THE BREAST

A REVIEW OF
1-EMBRYOLOGY 2-SURGICAL ANATOMY 3-PHYSIOLOGY 4-CLINICAL EXAMINATION (to evaluate a lump)

• The breast or mammary gland is
found in both sexes.

• Well developed in female after
puberty,

• Rudimentary in male • A modified sweat gland.

EMBRYOLOGY
• In 5th-6th wk of fetal development ventral bands of thickened • Two
ectoderm(MAMMARY RIDGES/MILK LINES) are evident

• Extent of milk line/mammary ridge-from base
of forelimb(future axilla) limb(inguinal area) pectoral region to region of hind

• ridges disappear after short time except in • each breast develops when an ingrowth of
ectoderm forms a primary tissue bud in

• Primary bud initiates the development 1520 secondary buds

• Epithelial cords develop from secondary
buds and extend into surrounding mesenchyme.

• Major(lactiferous)

ducts

develop,which

open into shallow mammary pit.

• Proliferation of mesenchyme transforms
the mammary pit into nipple.

CONGENITAL ABNORMALITIES OF BREAST

• AMASTIA:- bilateral absence of breast tissue and
nipple, When breast tissue is absent unilaterally pectoral muscles are often absent.

• POLYMASTIA:- (ACCESSORY BREAST)
More than one breast on one or both sides,anywhere along milk ridge

• SYMMASTIA:- webbing between the breasts across
midline

• POLYTHELIA:- (ACCESSORY NIPPLES)
Imperfect development of mammary rudiment,so that supernumerary nipples are situated irregularly over breast/or along milk ridge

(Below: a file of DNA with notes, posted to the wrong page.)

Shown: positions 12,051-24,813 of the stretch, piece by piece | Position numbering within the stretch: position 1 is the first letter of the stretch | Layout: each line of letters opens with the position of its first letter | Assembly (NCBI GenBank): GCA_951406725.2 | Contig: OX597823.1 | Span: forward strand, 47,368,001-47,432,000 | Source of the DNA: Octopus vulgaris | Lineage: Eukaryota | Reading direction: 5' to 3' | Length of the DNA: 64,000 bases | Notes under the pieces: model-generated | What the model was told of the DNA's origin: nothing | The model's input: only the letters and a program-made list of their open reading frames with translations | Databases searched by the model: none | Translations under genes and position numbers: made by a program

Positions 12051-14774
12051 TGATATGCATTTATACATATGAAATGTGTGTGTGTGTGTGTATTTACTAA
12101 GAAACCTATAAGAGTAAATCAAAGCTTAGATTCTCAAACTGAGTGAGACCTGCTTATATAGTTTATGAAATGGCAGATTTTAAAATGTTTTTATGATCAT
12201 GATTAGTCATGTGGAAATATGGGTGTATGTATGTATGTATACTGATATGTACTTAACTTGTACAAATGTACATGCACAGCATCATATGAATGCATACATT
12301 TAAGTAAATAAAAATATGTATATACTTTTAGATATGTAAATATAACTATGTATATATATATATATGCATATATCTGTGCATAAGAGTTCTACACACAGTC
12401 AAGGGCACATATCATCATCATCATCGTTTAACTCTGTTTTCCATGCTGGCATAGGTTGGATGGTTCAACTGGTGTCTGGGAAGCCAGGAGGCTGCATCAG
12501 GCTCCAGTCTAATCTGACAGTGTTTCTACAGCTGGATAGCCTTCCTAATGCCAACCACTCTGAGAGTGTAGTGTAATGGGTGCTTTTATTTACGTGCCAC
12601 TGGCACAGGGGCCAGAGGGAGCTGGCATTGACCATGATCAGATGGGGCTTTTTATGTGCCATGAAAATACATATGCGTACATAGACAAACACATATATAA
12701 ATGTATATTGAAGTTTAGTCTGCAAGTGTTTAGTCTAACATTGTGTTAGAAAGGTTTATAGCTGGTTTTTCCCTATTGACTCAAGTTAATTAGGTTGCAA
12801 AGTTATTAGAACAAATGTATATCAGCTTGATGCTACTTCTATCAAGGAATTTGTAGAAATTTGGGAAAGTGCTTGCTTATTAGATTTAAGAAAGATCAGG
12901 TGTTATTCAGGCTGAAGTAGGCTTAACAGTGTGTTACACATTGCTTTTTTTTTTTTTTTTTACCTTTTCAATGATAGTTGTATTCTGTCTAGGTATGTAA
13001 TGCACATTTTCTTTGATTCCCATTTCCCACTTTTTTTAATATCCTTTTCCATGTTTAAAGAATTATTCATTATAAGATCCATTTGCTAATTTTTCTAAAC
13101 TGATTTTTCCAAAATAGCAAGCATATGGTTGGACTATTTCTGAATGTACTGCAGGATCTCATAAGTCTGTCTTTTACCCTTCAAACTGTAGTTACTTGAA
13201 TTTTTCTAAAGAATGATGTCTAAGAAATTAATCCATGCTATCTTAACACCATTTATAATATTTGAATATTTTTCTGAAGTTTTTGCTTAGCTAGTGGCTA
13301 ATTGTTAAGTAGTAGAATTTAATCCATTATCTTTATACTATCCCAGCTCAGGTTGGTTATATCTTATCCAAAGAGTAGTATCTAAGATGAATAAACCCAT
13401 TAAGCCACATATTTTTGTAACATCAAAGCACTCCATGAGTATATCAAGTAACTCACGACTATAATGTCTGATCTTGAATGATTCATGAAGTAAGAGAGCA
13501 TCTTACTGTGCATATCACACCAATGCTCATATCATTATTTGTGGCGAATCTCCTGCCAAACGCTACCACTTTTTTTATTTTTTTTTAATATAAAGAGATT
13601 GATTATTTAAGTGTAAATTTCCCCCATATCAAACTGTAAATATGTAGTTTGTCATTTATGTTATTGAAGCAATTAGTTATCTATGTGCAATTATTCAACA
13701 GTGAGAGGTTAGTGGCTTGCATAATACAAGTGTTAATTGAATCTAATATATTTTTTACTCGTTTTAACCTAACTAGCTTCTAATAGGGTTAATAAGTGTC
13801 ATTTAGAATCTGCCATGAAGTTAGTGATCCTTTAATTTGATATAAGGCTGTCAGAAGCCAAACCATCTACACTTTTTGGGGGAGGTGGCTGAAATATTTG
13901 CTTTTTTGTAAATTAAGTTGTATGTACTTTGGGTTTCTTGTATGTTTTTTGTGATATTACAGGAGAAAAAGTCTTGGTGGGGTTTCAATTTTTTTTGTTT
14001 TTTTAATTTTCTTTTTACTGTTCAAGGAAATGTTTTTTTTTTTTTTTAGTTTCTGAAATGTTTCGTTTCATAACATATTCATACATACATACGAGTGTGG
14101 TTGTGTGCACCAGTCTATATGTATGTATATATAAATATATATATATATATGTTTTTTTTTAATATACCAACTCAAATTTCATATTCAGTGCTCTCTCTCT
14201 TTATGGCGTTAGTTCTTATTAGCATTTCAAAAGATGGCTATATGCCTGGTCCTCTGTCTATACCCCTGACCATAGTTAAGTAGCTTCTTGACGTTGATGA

•ATHELIA – absence of nipple •INVERTED NIPPLE:failure of mammary pit to elevate above skin level

HYPOPLASIA OF BREAST
• Poland syndrome • turner syndrome • fleischers syndrome
Iatrogenic causes

• trauma • radiation therapy
Accessory breast tissue may occur simulating lipoma

SURGICAL/ FUNCTIONAL ANATOMY
• Site:- lies in superficial fascia of pectoral region • A small extension called axillary tail of Spence
pierces deep fascia through foramen of langer & lies in axilla

• Extent:- vertical- 2nd to 6th ribs inclusive • Horizontal- from lateral border of sternum to
anterior axillary line.

Anatomy

Anatomy
1.15-20 lobes 2.lobe:lobules, small branch, and larger ducts. 3.Radial fashion 4.Peripheral portions of lobes often overlap

Anatomy

DEEP RELATION
• Breast rests on
- fascia of pectoralis major ms - serratus anterior - ext. oblique abdominis muscle - upper extent of rectus sheath

• Retromammary bursa identified on posterior aspect of
breast between investing fascia of breast & fascia of pectoralis ms.

• LIGAMENTS OF COOPER-The breast is anchored to the
overlying skin & to the underlying pectoral fascia by bands of connective tissue.

ARCHITECTURE OF GLAND
- Acini -> lobules -> lobes - Lobes arranged in radiating pattern & converge on nipple - Each lobe is drained by a duct. - 10 to 15 ducts open into nipple - Ducts surrounded by loose connective tissue,& fat gives roundness. - Larger ducts usually give rise to duct papilloma n duct ectasia. - Distal smaller development) ducts rise to fibroadenoma (during

- Cyst formation & sclerosing adenosis (involutional period) - Cancer intralobular portion of terminal ducts

NIPPLE AREOLA COMPLEX

• Epidermis

– pigmented. physiological changes

More

darker

with

• Areola- sebaceous,sweat,& accessory glands.produce
small elevations(MONTGOMERY TUBERCLE)


-ARTERIAL

BLOOD SUPPLY
1. perforating br of internal thoracic/mammary artery 2. lateral branches of posterior intercostal arteries 3. branches from axillary artery - superior thoracic - lateral thoracic - pectoral branch of thoracoacromial artery

VENOUS DRAIN 1- perforating br of internal thoracic vein 2- perforating br of posterior intercostal vein 3- tributaries of axillary vein ( MONDORS DISEASE ) NERVE SUPPLY

• Sympathetic nerves which reach via 2nd to 6th
intercostal nerves

• Overlying skin supplied ant & lateral br of 4th 5th
6th intercostal nerves

LYMPHATIC DRAINAGE

• Divided into SIX GROUPS